Oral Probiotics: A Window to Novel Therapeutic Possibilities for Gum Disease

by Abdelahhad Barbour, BSc-Hons, MSc, PhD; Tabasom Kambakhsh DDS student; Michael Glogauer, DDS., PhD, Dip. Perio

Host-associated bacteria exist on a continuum, from commensals with low virulence and beneficial properties to disease-causing pathogens whose colonization can be deadly.1 As microbiomes evolve, their metabolites, interspecies interactions, and the host immune compartment can cause changes to the bacterial niche that facilitate the outgrowth of microorganisms associated with a dysbiotic state; this, in turn, can favor colonization with an infectious agent, stimulate the production of virulence factors, or exacerbate dysfunctional immune or metabolic states in the host to promote disease.2 Commensal organisms provide protection from pathogenic species in several ways, including colonization resistance, stimulation of the host immune response, and interbacterial chemical warfare.3,4

The human oral microbiome is a dynamic and diverse ecological niche which colonizes distinct microenvironments, including the hard surfaces of the teeth as well as epithelial surfaces of the mucosa.5 The ability of oral microbiota to self-assemble into site-specific biofilms mediates oral microbiome-host interactions and can produce different innate immune responses depending on the specific bacterial stimuli. For example, the overgrowth of subgingival bacteria, such as those associated with periodontitis, can induce dysbiosis and inflammation. The inflammation activates the systemic immune response through neutrophil priming in circulation.6 On the other hand, oral bacteria have been detected in distant body sites, including the intestine,7 lungs,8 heart,9 and brain.10 This necessitates the development of novel therapeutics to prevent the overgrowth of disease-associated bacteria in the oral cavity to limit the dissemination and initiation of distal diseases.

Examples of correlation between Oral bacteria and Systemic diseases

Oral microbes alone are not able to initiate systemic diseases, and this is evident from the fact that oral microbiota translocation (from the oral cavity into distal body sites) occurs even in healthy individuals. However, additional factors such as underlying genetic susceptibility or existing prosthetics or other tissue damage are needed to create an environment where translocated oral microbes can potentiate diseases at distal locations  Below are some examples of the correlation between oral bacteria and systemic diseases.

Alzheimer’s disease: P. gingivalis, the keystone pathogen in chronic periodontitis, and its toxic protease gingipain was identified in the brains of Alzheimer patients.11

Ventilator-associated pneumonia (VAP): Dorsal surface of the tongue serves as a potential reservoir for bacterial species involved in VAP, including H. influenzae, S. pneumoniae.12

Infectious endocarditis: Fetal systemic infections can occur when oral bacteria enter the bloodstream and settle in the heart lining, a heart valve, or a blood vessel. This typically has occurred in the presence of dental infection and is associated with a dental procedure in patients with prosthetic heart valves or a history of previous endocarditis.13

Diabetes: There is a complex interaction between diabetes, inflammation, the oral microbiome, and periodontal disease. Diabetes causes a shift in oral bacterial composition, making it more pathogenic.14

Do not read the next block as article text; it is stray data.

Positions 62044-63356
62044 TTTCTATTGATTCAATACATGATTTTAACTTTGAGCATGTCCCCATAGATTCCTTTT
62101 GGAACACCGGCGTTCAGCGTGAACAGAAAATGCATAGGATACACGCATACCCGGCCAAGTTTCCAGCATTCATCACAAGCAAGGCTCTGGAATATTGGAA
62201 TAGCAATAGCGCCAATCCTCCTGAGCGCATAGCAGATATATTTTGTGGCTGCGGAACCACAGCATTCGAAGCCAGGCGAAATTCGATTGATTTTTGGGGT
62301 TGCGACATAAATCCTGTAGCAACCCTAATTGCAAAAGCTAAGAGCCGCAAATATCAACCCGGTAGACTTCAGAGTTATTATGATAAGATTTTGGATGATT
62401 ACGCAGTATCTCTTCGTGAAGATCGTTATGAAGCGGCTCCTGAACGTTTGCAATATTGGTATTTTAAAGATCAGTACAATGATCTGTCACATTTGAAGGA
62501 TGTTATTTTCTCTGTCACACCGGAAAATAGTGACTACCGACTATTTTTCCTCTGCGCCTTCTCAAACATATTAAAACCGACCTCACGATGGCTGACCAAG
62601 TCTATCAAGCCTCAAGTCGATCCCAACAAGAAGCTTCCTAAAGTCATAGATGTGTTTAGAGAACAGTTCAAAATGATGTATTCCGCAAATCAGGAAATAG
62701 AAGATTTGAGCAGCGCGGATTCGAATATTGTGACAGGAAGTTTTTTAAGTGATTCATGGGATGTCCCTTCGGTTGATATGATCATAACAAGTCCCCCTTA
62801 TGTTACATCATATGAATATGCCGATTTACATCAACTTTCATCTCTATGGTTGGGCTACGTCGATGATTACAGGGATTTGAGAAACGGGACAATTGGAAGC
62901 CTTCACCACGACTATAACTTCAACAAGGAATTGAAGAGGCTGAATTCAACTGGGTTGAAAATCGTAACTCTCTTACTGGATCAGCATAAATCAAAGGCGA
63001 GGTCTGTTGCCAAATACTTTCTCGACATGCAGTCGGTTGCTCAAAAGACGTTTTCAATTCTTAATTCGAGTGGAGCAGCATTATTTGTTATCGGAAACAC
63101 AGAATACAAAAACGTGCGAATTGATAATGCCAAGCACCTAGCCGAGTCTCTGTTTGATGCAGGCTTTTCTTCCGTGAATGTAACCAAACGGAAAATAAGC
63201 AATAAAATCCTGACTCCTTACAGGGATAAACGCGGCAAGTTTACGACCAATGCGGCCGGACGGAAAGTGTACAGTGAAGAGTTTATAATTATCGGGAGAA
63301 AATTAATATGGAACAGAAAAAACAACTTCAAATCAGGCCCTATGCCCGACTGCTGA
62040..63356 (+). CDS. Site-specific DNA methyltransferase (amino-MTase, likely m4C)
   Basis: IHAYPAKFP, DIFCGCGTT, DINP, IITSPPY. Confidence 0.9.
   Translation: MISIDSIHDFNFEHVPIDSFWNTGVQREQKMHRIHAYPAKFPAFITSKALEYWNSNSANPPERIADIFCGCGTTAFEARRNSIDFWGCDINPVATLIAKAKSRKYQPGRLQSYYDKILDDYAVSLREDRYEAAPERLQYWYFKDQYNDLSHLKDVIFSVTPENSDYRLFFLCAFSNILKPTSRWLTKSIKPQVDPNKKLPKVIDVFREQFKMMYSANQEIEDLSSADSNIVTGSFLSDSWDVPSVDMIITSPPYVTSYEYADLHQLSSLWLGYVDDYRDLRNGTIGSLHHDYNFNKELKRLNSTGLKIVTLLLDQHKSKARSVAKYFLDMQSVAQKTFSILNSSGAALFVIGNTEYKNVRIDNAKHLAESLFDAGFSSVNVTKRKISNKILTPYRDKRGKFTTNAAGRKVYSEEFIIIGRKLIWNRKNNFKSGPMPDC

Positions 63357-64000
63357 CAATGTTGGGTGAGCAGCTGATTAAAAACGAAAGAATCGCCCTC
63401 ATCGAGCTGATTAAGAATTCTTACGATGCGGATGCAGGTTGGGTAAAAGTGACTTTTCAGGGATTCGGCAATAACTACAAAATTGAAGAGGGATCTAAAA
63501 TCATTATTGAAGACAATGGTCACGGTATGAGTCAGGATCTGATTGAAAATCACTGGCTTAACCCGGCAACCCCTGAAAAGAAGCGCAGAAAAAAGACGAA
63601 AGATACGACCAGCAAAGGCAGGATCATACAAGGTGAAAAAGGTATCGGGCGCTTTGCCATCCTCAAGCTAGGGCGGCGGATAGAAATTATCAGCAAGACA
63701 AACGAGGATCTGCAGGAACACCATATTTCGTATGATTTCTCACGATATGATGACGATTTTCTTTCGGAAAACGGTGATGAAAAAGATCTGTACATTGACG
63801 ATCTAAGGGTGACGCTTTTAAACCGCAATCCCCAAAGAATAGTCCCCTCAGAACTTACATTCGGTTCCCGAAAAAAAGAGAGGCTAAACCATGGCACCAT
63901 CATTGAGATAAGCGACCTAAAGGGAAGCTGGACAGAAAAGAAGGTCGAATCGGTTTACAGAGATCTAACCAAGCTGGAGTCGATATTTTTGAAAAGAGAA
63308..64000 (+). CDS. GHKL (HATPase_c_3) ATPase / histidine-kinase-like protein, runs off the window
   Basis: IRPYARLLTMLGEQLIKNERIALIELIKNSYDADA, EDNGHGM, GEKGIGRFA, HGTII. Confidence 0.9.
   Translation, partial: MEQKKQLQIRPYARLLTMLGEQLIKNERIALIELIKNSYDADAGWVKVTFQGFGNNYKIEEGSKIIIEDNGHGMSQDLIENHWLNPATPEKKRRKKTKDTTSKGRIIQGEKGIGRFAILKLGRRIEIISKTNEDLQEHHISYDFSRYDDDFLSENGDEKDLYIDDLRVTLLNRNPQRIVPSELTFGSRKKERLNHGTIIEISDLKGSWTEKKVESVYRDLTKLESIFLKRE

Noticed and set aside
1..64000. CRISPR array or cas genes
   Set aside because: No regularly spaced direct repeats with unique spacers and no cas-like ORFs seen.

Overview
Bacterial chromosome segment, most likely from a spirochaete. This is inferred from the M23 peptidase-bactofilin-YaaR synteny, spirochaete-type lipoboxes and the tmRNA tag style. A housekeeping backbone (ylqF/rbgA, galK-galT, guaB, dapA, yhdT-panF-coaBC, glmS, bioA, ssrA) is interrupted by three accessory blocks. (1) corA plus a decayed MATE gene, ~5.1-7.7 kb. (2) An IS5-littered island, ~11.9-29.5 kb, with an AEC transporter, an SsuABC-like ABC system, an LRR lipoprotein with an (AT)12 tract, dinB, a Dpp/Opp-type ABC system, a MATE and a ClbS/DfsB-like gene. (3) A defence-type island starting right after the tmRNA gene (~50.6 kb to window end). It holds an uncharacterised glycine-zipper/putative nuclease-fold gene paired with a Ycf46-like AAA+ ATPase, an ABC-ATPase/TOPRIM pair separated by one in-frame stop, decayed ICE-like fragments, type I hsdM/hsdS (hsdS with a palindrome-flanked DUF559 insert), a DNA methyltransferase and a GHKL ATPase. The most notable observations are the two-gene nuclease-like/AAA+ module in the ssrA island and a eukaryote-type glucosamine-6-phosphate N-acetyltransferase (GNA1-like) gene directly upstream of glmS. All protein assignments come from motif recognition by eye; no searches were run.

Colon cancer: The oral microbe Fusobacterium nucleatum is implicated in triggering distal disease and is among the most prevalent bacterial species associated with colorectal cancer. F. nucleatum has been suggested to potentiate intestinal tumorigenesis and modulate the tumour-immune micro-environment.15

Complications of pregnancy: A growing body of evidence supports the link between the composition of the oral microbiome and adverse pregnancy outcomes such as preterm birth, preeclampsia, low birth weight and others.16

Rheumatoid arthritis (RA): P. gingivalis and Aggregatibacter actinomycetemcomitans (Aa) have been linked to RA pathogenesis through induction of changes in neutrophil function including hypercitrullination of host proteins.17

Fig. 1: Links between the oral microbiome and systemic diseases.

 This figure was generated with Biorender.
This figure was generated with Biorender.

Periodontal Diseases: Periodontitis and Gingivitis

Periodontal Disease (PD) refers to a wide array of diseases of the gingiva and periodontium. Gingivitis is one such disease that starts in response to the bacteria found in dental plaque. Dental plaque is a biofilm of bacteria usually found on the enamel of the teeth and gums. Gingivitis results from localized inflammation in response to plaque-residing bacteria. If gingivitis is not diagnosed and treated, it can progress to chronic periodontitis. In this disease, inflammation chronically affects the host both locally and systemically. While causing alveolar bone loss and periodontal pocket development locally, the inflammation in periodontitis can also contribute to worsening systemic diseases such as diabetes, Alzheimer’s disease, and atherosclerosis.

There are numerous risk factors for the development of periodontal diseases. These risk factors can be grouped into modifiable and non-modifiable factors. For example, smoking cigarettes is a modifiable risk factor for periodontal diseases. However, genetic factors belong to the non-modifiable risk factor group.

Periodontal disease diagnoses usually occur through clinical methods such as clinical attachment level, bleeding on probing, probing depth and radiographic findings. However, these diagnostic methods factors such as bleeding on probing depend on the force applied and also rely on damage which has occurred during previous disease activity. Sczepanik et al. (2020) suggested that hyperactivated neutrophils are more prone to producing reactive oxygen species and proteases, leading to greater susceptibility in patients to developing periodontal disease.18 Reactive oxygen species are considered a “double-edged sword”. That is because they are beneficial for killing pathogenic bacteria by neutrophils, but their overproduction could be detrimental to the host itself through the damage they do to host proteins.